Wednesday, 20 May 2009

Palm oil exports at risk from overseas buyers boycott

The Jakarta Post , Jakarta | Mon, 05/18/2009

Indonesia's palm oil business, already hit by lower prices, risks an overseas buyers boycott, with NGOs saying government plans for huge plantations in Kalimantan may mean big environmental damage.

The Indonesian Palm Oil Board (DMSI) said last week that fears about the government's proposed palm oil expansion program for north Kalimantan - which ironically has been postponed - has triggered calls for a boycott of Indonesian crude palm oil (CPO), particularly in European Union countries.

DMSI is a grouping of palm oil stakeholders including the palm oil farmers, palm oil corporations, biodiesel producers and associoated food oil corporations.

Derom Bangun, DMSI deputy chairman, said that the calls -- largely initiated by non-governmental organizations (NGO) -- have undermined the image of the Indonesian palm oil business by claiming that the palm oil companies will destroy 1.8 million hectares of forest in Kalimantan.

"This black *publicity* campaign has caused a decline in palm oil exports to Europe since 2006," added another chief deputy of DMSI, Sahat Siahaan.

In 2006, the palm oil export volume to the Netherlands, the main importer in Europe, reached 1.5 millions ton. However, the figure only reached 1.3 million tons last year.

"European palm oil exports actually only made 15 percent of the country's total *CPO* export. However, Europe has high political influence and other countries may follow its example," said Sahat.

The claim about the danger of destruction to Kalimantan's forests was made referring to a statement from Agriculture Ministry Anton Apriyantono in 2005 about a proposed program to develop massive oil palm plantation developments across Northern Kalimantan.

At that time, the Minister said that the government planned to build an oil palm plantation zone along the 840-kilometer Malaysia-Indonesia border in northern Kalimantan. He said the plantations would be built to raise the level of economic development in the border area and to promote a belt of development alongside the border. This was to improve security for local residents and to help improve border supervision, along the land border between Malaysia and Indonesia.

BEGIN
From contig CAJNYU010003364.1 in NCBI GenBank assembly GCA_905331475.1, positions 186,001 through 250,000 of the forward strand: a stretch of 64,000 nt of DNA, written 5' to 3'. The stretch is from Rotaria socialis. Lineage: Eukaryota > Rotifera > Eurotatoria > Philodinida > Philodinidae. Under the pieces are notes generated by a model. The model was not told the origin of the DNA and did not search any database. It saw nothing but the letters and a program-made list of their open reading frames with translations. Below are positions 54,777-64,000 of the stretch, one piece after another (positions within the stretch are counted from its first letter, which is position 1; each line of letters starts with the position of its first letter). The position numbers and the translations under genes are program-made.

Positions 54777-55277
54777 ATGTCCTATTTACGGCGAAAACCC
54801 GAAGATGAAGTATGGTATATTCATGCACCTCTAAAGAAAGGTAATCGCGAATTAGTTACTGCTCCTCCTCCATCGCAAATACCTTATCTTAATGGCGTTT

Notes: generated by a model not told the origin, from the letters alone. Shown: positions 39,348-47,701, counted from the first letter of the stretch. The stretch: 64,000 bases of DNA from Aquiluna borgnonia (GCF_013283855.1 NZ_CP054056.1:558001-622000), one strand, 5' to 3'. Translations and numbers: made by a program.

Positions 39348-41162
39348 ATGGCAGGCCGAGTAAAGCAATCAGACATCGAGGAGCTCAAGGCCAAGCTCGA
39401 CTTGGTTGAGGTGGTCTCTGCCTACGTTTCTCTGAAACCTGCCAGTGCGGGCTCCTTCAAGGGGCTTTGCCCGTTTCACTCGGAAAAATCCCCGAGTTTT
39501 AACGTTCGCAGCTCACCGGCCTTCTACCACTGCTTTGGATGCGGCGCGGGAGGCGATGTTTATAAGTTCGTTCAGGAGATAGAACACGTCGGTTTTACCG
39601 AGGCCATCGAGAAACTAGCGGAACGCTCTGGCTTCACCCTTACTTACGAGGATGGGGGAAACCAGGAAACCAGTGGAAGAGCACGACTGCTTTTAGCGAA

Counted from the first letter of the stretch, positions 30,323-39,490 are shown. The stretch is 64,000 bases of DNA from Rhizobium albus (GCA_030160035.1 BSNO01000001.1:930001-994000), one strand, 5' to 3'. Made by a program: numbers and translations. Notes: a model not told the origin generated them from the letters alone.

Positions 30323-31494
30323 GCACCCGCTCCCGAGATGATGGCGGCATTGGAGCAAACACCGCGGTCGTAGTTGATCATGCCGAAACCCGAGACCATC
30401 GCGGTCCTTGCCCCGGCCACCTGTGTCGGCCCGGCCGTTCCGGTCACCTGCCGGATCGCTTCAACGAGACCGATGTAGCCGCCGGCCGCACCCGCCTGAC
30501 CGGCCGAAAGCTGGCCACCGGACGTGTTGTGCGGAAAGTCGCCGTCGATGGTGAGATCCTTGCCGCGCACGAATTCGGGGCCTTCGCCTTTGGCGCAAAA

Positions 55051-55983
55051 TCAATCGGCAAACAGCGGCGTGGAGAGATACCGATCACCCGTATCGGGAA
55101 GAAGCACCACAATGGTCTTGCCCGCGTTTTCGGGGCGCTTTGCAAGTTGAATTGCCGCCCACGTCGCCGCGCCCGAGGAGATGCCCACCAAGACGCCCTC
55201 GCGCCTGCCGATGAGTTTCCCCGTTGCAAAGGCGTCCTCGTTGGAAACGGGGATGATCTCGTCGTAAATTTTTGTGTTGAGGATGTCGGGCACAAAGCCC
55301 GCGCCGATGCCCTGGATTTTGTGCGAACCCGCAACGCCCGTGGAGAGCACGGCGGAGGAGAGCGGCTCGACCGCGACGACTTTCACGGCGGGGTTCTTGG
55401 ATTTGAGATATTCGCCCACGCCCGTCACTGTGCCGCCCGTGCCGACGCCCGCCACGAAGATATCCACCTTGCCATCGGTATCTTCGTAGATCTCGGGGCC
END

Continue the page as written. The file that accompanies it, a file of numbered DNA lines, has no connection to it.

"However, the program proposal was never implemented but the industry is still feeling the damage *from the fall-out* even until now," said Derom.

After doing further research, the Agriculture Ministry found that the geographic and soil conditions of the borderline less suitable for the establishment of palm oil plantantions than first thought, and eventually the government decided to stop the plan, according to Derom.

Though the plan was called off, many people in foreign countries thought that the Kalimantan proposal was still to be implemented. Foreign media have still been questioning DMSI officials regarding the proposal, said Derom.

In addition to the potential negative impact on the proposed expansion of export volume, fears that the program might still go ahead may make it more difficut for Indonesian companies to obtain required Sustainable Palm Oil certificates which are needed to acquire permission to import into countries with high environmental protection standards.

The certificate is given by the Round Table on Sustainable Palm Oil (RSPO), a multi-stakeholder international organization aiming to ensure that the palm oil industry meets environmental standards.

"Last month a Malaysian company application for an SPO *certificate* was rejected because RSPO thought the company involved in the Kalimantan program," said Dorum. Malaysia and Indonesisa share Borneo island also known as Kalimantan to Indonesians.

He added DMSI was worried the same thing could happen to Indonesian companies in future, blocking their exports to the EU. (mrs)